Is wu-long tea really a fat-burning miracle? There are so many wild and unsupported claims about foods and herbs that are supposed to help you lose weight. So it's rather refreshing to find that wu-long tea, which is being touted as the new weight loss miracle, actually has some scientific studies that back up the claims.
However, you may discover that you'll pay less for this tea if you buy it using the traditional spelling of its name - oolong tea and wu-long tea are the same thing, spelled differently.
The most famous study linking wu-long tea with weight loss was published in August of 2003. Researchers at the University of Tokushima School of Medicine and seven other schools found that oolong tea increased the burning of calories by 10%, while women drinking green tea had an metabolic increase of 4%. Both teas increased the burning of fat when drunk after a meal, but wu-long tea appeared to do a better job.
Another Japanese study was done in 2006, and researchers found that oolong tea was able to reduce the absorption of fats eaten during a meal. They found that lipids (fats) were passed through the body in the stool at a higher rate than participants who did not drink the tea after their meals. The tea also had a positive effect on the participant's cholesterol levels.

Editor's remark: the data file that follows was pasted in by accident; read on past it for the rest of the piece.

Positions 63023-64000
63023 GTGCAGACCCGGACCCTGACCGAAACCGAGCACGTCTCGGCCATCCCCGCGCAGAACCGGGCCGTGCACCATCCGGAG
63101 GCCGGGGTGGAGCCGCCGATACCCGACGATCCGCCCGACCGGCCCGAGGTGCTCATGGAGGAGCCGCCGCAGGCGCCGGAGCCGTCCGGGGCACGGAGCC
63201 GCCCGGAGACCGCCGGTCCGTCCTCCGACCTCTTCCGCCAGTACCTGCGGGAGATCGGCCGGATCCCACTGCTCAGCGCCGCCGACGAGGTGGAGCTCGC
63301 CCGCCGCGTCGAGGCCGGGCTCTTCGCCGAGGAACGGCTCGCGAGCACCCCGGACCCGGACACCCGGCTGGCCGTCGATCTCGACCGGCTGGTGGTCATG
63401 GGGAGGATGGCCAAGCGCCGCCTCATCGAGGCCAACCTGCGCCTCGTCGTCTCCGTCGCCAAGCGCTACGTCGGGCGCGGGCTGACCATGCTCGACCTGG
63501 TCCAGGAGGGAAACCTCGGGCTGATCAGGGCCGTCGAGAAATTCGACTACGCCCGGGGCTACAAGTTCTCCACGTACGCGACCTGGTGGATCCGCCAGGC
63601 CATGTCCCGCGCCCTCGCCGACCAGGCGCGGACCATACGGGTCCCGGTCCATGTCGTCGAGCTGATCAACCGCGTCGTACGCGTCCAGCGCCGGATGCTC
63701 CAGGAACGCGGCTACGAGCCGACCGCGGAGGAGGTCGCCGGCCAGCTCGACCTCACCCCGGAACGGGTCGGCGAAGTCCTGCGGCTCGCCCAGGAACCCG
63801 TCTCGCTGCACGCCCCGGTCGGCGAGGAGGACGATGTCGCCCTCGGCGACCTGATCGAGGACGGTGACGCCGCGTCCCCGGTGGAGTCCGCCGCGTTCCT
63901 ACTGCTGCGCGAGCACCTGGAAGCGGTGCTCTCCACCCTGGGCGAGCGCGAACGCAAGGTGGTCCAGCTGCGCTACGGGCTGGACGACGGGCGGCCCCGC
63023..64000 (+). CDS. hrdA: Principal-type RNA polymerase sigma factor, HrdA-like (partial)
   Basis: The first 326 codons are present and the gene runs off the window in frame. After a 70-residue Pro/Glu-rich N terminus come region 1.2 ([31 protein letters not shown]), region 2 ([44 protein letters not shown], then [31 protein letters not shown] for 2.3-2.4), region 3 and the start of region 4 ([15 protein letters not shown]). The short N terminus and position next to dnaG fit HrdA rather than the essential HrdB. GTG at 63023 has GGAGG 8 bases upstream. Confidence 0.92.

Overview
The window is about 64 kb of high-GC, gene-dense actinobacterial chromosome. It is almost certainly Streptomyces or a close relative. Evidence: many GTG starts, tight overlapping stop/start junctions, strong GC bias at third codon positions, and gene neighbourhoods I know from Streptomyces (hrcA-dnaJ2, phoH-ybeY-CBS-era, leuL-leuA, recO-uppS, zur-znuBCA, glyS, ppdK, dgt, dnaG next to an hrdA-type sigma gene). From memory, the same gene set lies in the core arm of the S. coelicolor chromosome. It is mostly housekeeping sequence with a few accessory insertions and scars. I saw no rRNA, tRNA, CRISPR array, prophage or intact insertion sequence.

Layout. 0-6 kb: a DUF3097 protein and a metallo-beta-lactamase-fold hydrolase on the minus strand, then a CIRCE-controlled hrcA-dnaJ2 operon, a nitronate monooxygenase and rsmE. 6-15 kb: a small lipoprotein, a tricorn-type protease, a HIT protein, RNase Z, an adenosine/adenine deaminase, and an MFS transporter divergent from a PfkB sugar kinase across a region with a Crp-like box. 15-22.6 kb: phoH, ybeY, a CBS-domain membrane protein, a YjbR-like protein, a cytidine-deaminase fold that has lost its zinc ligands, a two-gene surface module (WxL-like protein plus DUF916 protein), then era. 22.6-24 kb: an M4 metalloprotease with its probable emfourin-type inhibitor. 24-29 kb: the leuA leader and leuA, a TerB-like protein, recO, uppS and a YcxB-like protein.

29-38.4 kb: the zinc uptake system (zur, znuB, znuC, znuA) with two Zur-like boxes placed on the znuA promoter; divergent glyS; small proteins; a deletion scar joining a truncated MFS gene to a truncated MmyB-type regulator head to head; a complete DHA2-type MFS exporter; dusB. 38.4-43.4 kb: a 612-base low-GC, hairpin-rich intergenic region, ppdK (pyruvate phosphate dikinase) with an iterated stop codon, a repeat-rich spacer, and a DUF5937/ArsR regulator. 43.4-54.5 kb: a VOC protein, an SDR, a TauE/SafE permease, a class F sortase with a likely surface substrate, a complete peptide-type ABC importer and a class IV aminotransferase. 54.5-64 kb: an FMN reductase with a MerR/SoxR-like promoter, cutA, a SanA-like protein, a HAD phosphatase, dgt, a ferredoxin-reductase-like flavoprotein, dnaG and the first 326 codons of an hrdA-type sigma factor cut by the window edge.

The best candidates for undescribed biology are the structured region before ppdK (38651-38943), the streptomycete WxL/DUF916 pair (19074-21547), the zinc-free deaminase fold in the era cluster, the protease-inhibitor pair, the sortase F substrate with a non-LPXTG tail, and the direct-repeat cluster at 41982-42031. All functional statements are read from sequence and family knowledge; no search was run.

Green tea has been used traditionally in Japan and other Asian countries by women who wish to stay thin. Green tea has also been used as a cancer-preventative.
Green tea, oolong (or wu-long) tea, and black tea all come from the same plant. The differences in the finished product that we drink comes from the differences in how long the three types of tea are processed and fermented. Green tea has been processed the least, and black tea has been processed the most. Oolong tea falls in the middle.
Oolong tea contains about half the caffeine as green tea, but more polymerized polyphenols, the chemical that is thought to increase the metabolism of fats. Although caffeine can increase the metabolism, to some extent, it is evidently not caffeine that makes oolong tea more efficient as a weight loss drink.
Unfortunately, wu-long tea has less of the cancer-fighting properties that is found in green tea. Since green tea is believed to cut the risk of ovarian cancer as much as 50%, you will need to weight the odds. If you drink green tea now, you may not want to switch to oolong tea if you are concerned about cancer - but if you want to lose weight and you don't drink any tea now, you may want the increased metabolic boost you'll get from wu-long tea.
The results of the studies suggest that you will gain the most benefit from the metabolic boost from wu-long tea if you drink it just after a meal. According to Gary Gause, founder and president of Dragonwater Tea, oolong tea has a delicious, complex flavor. Some say it has a "nuanced flavor profile."
Unfortunately, so many people are now buying this tea for weight loss that it supplies are now limited, and prices will probably continue to rise. If you want to try wu-long tea for weight loss, you might want to put in your supplies.